Madison [N.J.] : Fairleigh Dickinson University Press, c2007.
261 p. : ill., maps ; 24 cm.
Includes bibliographical references (p. 240-250) and index.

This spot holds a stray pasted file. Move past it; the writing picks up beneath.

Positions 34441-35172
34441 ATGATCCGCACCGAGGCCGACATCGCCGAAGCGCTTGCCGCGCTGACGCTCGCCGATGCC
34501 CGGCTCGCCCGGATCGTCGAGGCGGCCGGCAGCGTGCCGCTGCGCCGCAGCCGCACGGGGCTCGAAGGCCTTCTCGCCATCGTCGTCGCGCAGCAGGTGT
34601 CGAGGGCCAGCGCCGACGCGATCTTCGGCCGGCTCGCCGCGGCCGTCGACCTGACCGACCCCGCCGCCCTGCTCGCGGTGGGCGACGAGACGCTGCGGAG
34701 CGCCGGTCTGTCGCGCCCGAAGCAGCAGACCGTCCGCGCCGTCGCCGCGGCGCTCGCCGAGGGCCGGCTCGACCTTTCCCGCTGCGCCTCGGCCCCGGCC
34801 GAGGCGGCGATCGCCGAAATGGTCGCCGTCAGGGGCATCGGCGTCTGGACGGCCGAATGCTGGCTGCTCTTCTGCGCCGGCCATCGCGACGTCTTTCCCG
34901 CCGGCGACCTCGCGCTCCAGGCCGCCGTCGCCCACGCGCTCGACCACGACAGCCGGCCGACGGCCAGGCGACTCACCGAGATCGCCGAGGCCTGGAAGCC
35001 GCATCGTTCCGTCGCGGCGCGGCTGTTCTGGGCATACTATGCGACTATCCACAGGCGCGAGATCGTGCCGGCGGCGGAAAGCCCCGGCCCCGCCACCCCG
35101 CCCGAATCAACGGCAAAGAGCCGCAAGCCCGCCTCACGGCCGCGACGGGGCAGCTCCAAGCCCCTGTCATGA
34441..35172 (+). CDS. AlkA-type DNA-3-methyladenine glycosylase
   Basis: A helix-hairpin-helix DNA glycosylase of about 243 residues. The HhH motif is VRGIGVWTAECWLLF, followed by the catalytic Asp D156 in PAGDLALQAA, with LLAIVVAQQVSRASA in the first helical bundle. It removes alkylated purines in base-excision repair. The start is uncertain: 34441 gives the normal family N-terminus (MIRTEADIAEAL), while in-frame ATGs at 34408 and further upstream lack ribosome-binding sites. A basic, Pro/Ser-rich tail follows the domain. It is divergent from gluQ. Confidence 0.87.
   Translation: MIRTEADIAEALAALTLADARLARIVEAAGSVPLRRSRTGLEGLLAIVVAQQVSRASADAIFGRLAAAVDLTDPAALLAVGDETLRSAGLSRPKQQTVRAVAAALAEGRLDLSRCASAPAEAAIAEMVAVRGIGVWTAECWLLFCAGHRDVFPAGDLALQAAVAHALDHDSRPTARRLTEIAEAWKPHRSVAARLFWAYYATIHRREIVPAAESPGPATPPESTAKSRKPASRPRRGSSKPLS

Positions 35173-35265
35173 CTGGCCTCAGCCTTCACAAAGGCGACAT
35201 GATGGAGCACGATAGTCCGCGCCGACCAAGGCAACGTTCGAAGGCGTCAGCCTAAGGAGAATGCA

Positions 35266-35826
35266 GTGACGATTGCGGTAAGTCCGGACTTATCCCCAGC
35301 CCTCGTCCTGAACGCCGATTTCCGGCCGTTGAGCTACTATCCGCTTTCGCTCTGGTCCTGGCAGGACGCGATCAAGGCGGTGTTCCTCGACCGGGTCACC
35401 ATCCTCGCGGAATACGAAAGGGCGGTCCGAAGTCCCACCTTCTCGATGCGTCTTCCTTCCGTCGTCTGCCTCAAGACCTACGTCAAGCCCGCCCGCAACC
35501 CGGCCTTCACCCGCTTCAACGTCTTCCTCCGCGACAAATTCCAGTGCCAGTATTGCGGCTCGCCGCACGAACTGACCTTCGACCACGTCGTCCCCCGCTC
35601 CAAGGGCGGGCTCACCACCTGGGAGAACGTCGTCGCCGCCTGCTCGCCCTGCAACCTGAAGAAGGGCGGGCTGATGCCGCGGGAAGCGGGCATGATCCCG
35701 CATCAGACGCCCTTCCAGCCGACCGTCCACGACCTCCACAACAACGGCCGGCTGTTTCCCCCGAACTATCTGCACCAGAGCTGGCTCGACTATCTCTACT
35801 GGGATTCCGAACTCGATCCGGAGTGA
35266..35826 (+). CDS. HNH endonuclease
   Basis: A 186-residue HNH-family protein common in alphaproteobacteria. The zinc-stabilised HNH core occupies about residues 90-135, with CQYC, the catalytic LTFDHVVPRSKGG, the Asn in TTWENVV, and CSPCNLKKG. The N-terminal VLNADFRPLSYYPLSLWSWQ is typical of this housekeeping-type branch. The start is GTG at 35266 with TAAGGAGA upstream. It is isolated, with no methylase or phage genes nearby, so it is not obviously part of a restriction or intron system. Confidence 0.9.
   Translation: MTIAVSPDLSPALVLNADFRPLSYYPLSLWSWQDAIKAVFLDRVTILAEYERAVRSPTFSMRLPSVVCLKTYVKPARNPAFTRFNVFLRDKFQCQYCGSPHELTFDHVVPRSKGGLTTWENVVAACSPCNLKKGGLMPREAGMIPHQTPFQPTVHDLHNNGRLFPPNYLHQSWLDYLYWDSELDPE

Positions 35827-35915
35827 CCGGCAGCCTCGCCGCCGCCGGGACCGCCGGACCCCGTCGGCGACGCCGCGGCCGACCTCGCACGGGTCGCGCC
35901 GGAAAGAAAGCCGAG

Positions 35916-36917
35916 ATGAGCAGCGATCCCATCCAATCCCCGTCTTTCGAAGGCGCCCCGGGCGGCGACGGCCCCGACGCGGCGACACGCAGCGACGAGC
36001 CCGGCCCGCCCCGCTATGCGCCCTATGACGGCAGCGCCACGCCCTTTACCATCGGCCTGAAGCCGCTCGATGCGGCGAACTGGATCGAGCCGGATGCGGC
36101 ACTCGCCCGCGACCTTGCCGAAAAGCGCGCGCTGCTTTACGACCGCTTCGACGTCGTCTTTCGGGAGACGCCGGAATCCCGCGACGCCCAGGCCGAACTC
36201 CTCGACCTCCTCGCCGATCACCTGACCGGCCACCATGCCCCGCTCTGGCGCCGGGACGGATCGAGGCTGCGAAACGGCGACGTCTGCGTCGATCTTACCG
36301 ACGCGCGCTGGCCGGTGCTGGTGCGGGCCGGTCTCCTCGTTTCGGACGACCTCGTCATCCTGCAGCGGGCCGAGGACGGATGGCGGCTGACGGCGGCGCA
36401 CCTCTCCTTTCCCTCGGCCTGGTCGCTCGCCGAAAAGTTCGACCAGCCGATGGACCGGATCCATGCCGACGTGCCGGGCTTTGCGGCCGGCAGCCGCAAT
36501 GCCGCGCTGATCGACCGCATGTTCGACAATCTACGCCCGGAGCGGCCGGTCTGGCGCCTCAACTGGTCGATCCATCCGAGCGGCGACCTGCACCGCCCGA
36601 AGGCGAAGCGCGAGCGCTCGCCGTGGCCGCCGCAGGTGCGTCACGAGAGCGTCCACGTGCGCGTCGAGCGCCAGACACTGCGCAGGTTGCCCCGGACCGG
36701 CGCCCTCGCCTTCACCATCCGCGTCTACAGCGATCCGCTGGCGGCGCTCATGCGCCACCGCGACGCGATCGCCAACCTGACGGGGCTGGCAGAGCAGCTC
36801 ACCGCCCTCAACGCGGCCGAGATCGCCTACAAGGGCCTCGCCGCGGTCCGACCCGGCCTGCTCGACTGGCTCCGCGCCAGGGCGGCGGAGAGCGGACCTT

"A Huguenot on the Hackensack" explores the life and legacy of David Demarest, a seventeenth-century French Protestant who, in middle age, emigrated to New Amsterdam and became one of the earliest settlers of the Hackensack Valley. There he founded a prosperous family that for nearly three centuries retained local influence and high status before being eclipsed by post-World War II economic and demographic changes. Transcending the narrow genealogical antiquarianism and filial pietism of traditional family history, the authors carefully set Demarest and his descendants in the context of their times.The astute patriarch is seen as a man who balanced risk and opportunity to achieve a prosperity that would have been impossible in his native Europe. Some early descendants moved to booming areas in Pennsylvania, upstate New York, Kentucky, and beyond, while others stayed close to home and dealt with the rigors of the American Revolution and the dilemmas of religious controversy in New Jersey. Members of later generations adapted to new conditions as rural Bergen County slowly was transformed by railroads and suburban housing.This book illuminates the role of kinship and culture in the Jersey Dutch heartland from colonial times to the modern era. David C. Major is Senior Research Scientist at the Columbia University Earth Institute's Center for Research on Climate Systems. John S. Major is an independent scholar. (source: Nielsen Book Data)